When in Rome, do as the Romans do. In other words, drive like a lunatic and take four-hour lunches. And it seems, scrawl in marker pen over every available surface, no matter how sacred.
I digress. I deliberately re-read Angels And Demons before visiting the Eternal City. I (misguidedly, I confess) had hoped to retrace Robert Langdon’s steps and be guided by the angels on my lofty quest. However, I settled for an open top bus and took what I could find.
My hopes of glamming it up a la Audrey Hepburn in Roman Holiday were scuppered due to a small misunderstanding over setting my alarm in the morning. I don’t remember Gregory Peck at any point shouting at Audrey for an error of judgment and maintaining a three-hour stern and crackling silence just because she hauled him out of the shower and gave him four minutes to get dressed and on a coach. No, I do not.
Five hours is not really sufficient time to acquaint oneself with myriad churches and fountains, so I settled for Basilica di San Pietro and St Peter’s Square, peered off the top deck of the bus at the bridge of angels and the Castel Sant’Angelo, and excitedly told Mark about the secret passageway between Castel Sant’Angelo and the Vatican before the audio guide got chance. He just looked at me with narrow eyes, he hadn’t forgiven me yet, then.
The main objective of my trip had been to see the Trevi Fountain and nothing had prepared me for its size and composition. I had envisaged it as a grand and beautiful fountain in a square, or a park. Not a huge engraved building akin to Buckingham Palace. Completed in 1762, the fountain forms part of the Aqua Virgo viaduct system, and centres around Neptune.
This picture’s not mine – there was no way I could get far enough away to get it in a frame. The sculptures and detail that made up the enormity of the vast baroque fountain only served to make it the more remarkable. It easily took half-an-hour to fight our way to the front of the fountain, where we cast our coins into the water to secure our return to the city.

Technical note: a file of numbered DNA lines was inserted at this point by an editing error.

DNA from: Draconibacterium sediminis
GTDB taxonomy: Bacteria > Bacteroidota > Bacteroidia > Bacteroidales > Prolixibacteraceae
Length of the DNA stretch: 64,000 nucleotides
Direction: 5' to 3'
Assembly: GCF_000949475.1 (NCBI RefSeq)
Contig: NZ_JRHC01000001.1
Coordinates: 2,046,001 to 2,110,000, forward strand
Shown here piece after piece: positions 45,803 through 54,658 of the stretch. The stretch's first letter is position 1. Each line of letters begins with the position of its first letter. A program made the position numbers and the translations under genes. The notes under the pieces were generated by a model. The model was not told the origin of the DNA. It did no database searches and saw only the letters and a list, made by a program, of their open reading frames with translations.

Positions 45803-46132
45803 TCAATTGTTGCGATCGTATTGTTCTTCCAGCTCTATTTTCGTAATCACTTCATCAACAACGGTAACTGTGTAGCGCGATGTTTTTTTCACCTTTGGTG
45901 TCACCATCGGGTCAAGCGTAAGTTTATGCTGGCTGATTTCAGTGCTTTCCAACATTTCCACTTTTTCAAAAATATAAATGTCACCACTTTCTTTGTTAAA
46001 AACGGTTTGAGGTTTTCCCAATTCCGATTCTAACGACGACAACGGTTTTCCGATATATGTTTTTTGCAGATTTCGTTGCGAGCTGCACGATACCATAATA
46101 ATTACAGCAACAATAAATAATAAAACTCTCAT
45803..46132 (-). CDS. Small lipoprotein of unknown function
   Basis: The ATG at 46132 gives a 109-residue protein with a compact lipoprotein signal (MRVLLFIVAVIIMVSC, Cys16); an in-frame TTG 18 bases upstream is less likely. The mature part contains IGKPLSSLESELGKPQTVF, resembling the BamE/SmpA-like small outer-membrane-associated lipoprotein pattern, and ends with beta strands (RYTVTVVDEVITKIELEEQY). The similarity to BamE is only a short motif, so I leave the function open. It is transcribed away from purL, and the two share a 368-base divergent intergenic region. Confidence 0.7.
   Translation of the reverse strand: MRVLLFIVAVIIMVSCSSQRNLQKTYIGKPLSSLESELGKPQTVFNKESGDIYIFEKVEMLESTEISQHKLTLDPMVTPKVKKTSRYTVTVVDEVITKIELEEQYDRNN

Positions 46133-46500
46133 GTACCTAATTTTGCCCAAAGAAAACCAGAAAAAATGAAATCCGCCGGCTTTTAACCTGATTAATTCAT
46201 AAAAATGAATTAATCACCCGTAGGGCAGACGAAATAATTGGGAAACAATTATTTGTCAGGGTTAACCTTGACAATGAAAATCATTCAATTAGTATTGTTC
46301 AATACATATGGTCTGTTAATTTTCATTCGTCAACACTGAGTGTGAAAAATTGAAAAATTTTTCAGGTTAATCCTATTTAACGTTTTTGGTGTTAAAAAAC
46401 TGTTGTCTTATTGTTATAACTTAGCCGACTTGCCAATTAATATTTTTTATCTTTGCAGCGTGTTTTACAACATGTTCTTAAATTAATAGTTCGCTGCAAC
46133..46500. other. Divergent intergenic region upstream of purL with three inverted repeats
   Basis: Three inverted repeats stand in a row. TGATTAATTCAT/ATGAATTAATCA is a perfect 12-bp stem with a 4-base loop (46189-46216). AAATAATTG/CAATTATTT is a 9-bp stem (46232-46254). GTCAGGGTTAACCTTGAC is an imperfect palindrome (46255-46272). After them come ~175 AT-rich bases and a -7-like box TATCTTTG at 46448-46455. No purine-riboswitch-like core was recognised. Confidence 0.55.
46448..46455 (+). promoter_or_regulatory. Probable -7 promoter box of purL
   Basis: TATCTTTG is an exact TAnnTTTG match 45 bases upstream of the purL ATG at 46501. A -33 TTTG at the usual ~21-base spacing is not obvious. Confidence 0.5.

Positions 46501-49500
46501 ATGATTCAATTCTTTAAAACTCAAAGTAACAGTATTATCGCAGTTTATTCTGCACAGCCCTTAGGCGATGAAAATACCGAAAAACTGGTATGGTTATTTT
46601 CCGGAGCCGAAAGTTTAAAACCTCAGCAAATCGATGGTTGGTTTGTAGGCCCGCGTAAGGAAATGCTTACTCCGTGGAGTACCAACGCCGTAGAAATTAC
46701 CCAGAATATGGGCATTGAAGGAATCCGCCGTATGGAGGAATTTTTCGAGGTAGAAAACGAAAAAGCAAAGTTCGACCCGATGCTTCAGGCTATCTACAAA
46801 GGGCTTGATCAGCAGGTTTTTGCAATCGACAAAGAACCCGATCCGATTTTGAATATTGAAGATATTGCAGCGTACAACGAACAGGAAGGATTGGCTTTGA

Next stop was The Colosseum, the iconic symbol of Imperial Rome. The building, again, is awe-inspiring, and it’s not difficult to imagine the gruesome gladitorial contests, executions, mock sea battles, animal hunts and dramas that it hosted. It is estimated that more than 500,000 people and more than a million animals died in the Colosseum Games.
The building remains partially ruined, a legacy from devastating earthquakes and stone robbers, but is still breathtaking in its architecture. And there is no shortage of plume-helmetted faux gladiators on hand for a photo opportunity should you wish to reanact your own battle.
The cobbled streets (havoc on the heels), roaring roads, impatient motorists and general sprawling nature of Rome do not make for a relaxing visit, and five hours in no way did justice to the imposing city. But it was terribly blighted by the constant vandalism – sadly not confined to Rome as we later discovered. It is very sad that you can live in one of the most revered and spectacular cities in the world and yet not show it the respect that it really deserves. It seemed everywhere was marred by ugly marker pen; something that is no doubt too costly to clean away as frequently as would be desirable.
I’m hoping that fountain’s true to its promise and I’ll get to return for a longer stay some day soon.